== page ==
1. Study information in the table below: explain the principle of telescoping words formation. How do they differ from compound words?

Table 2 - Covid neologisms formed by means of blending
See Full Size >

2. Determine the original components of the following blended neologisms that emerged during the Covid-19 pandemic and try explaining their meaning (table 2): covidiot, covidiotic, caremongering, covidient, quarantini, panicdemic, zumping, coronabond, quarantrend, quarantech, coronabond,quarantrend, quarantech, quarantrolls, quarantipple, loxit, maskhole, lockstalgia, quarantrolls, quarantipple, loxit, maskhole, lockstalgia, etc.

How does the cognitive nature of the entity they denote change?

For extra information see coronavirus Glossary (Coronavirus COVID-19 Vocabulary, English Club, n.d.).

Considering the cognitive approach underlying the training, it can be argued that such tasks are aimed at developing students' lexical creativity as well as developing the ability to actualize the cognitive image of a word for the linguistic representation of their intention.

5. In our opinion, such ways of word formation as acronyms, abbreviation, and shortening are also cognitively productive. Their differences lie in the fact that acronyms are read as words: FIFA [fi:fǝ] - Fédération Internationale de Football Association, abbreviations are pronounced using the alphabetical name of the letters: VIP [ˌviːˌaɪˈpiː], and shortening is the abbreviation of a word without changing its lexical and grammatical meaning: rona (corona), sanny (sanitizer), pando (pandemic), iso (isolation), and etc.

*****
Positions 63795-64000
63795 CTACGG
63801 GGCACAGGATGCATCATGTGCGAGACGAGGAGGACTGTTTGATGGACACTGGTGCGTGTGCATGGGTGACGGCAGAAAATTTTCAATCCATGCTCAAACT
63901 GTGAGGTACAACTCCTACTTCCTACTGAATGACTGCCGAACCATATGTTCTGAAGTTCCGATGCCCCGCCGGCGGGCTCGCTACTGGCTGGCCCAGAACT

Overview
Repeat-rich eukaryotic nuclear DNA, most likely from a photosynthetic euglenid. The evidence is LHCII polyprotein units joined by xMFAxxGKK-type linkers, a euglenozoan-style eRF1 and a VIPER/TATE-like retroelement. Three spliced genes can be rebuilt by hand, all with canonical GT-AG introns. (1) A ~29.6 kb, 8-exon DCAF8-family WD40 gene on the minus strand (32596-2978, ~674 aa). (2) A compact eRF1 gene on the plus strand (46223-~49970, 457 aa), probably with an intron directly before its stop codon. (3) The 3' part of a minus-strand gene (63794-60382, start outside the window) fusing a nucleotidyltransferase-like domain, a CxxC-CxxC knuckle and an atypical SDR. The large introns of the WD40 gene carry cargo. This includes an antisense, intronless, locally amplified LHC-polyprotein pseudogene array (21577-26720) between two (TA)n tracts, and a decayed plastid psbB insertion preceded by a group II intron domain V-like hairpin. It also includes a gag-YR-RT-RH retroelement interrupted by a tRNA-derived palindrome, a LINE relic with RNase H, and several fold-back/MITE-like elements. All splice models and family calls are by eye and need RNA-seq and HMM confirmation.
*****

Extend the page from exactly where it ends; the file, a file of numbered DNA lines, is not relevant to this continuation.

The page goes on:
From the position of cognitive science, we can offer the following block of exercises for mastering these ways of word formation. We find it helpful to use such a resource as the “Abbreviations and Acronyms Dictionary.” (Find out what any acronym, abbreviation, or initialism stands for).

1. Read the following shortenings, decode them, and write their full names: NASA, soccer, vac, UFO, Coke, MP.

The task for differentiating acronymy and abbreviation based on a cognitive approach, can be the following.

2. Sort out the given shortenings according to: 1) fields of activity, 2) their pronunciation: a) those read as ordinary English words (acronyms); b) the alphabetic reading (initialisms):

USA (United States of America), BBC (British Broadcasting Corporation), WHO (World Health Organisation), St (Street), Dr (Doctor), memo (memorandum), Tim (Timothy), Fred (Frederick), NATO (North Atlantic Treaty Organisation), SATs (standard attainment tests (tests taken by schoolchildren in the UK)), scuba (self-contained underwater breathing apparatus), AAMOF (As a Matter of Fact), BTW (By the Way), ALAP (As Late as Possible), ASAP (As Soon as Possible).

Such exercises are aimed at developing lexical memory and creating a cognitive word by reducing the complex names of objects of real reality, which contributes to the birth of a fundamentally new way of sign formation, because of which new cognitive structures emerge in the individual's conceptual system.